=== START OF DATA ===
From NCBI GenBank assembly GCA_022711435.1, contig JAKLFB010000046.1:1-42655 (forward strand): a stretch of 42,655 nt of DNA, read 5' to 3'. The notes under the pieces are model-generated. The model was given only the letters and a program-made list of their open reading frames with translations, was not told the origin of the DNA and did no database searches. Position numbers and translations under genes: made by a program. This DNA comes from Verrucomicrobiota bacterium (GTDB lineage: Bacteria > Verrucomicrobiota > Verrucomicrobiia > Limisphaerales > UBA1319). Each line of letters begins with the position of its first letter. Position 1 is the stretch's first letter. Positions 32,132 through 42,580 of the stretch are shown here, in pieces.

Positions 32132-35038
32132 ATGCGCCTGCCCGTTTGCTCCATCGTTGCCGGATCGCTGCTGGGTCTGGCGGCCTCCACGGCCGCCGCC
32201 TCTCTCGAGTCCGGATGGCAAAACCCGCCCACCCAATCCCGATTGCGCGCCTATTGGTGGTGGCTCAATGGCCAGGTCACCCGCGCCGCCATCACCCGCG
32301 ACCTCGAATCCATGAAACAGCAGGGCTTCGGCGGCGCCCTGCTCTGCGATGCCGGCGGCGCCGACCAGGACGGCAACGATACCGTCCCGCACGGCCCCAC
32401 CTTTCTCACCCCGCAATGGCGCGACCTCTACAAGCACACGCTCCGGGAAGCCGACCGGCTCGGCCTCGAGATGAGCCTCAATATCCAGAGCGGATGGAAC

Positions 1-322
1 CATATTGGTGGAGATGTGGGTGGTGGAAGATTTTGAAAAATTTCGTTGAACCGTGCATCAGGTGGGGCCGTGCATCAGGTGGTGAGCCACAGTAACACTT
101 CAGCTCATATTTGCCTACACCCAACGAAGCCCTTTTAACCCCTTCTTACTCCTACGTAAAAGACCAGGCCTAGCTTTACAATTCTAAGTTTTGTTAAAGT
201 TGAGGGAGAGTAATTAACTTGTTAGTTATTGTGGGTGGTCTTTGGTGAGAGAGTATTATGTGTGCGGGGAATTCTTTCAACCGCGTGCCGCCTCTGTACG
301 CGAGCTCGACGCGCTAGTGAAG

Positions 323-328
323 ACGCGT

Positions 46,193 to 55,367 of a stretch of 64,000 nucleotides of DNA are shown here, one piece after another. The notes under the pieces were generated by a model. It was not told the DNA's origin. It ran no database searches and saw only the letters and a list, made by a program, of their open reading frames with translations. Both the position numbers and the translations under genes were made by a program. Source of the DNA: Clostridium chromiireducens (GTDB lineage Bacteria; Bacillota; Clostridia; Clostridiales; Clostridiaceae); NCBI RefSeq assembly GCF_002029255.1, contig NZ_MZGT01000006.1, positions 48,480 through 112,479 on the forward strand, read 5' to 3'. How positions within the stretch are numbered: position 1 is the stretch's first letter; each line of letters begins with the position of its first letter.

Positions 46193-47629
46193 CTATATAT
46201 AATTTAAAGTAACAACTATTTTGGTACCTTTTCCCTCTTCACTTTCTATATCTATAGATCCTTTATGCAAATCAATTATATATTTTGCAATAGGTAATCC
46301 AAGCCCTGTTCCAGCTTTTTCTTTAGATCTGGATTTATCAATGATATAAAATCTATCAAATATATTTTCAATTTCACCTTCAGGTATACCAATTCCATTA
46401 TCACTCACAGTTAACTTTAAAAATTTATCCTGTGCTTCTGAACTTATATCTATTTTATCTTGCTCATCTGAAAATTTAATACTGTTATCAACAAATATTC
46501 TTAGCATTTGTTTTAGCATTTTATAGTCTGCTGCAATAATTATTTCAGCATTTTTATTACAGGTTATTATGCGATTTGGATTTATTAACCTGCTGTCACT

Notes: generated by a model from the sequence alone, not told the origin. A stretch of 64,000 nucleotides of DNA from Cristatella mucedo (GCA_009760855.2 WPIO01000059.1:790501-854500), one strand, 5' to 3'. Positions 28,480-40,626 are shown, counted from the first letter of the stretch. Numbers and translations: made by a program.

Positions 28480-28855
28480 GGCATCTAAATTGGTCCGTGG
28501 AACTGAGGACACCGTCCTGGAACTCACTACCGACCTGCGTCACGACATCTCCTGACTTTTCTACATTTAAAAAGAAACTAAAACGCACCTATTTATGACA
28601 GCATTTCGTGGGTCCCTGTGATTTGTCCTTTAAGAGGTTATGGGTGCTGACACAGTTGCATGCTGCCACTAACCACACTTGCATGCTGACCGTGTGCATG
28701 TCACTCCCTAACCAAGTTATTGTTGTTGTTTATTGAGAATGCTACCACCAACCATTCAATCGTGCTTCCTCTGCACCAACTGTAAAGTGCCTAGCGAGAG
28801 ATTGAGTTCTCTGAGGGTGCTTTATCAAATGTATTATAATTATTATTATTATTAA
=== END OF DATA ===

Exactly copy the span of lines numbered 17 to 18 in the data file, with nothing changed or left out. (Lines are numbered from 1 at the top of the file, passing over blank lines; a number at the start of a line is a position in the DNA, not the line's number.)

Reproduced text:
46201 AATTTAAAGTAACAACTATTTTGGTACCTTTTCCCTCTTCACTTTCTATATCTATAGATCCTTTATGCAAATCAATTATATATTTTGCAATAGGTAATCC
46301 AAGCCCTGTTCCAGCTTTTTCTTTAGATCTGGATTTATCAATGATATAAAATCTATCAAATATATTTTCAATTTCACCTTCAGGTATACCAATTCCATTA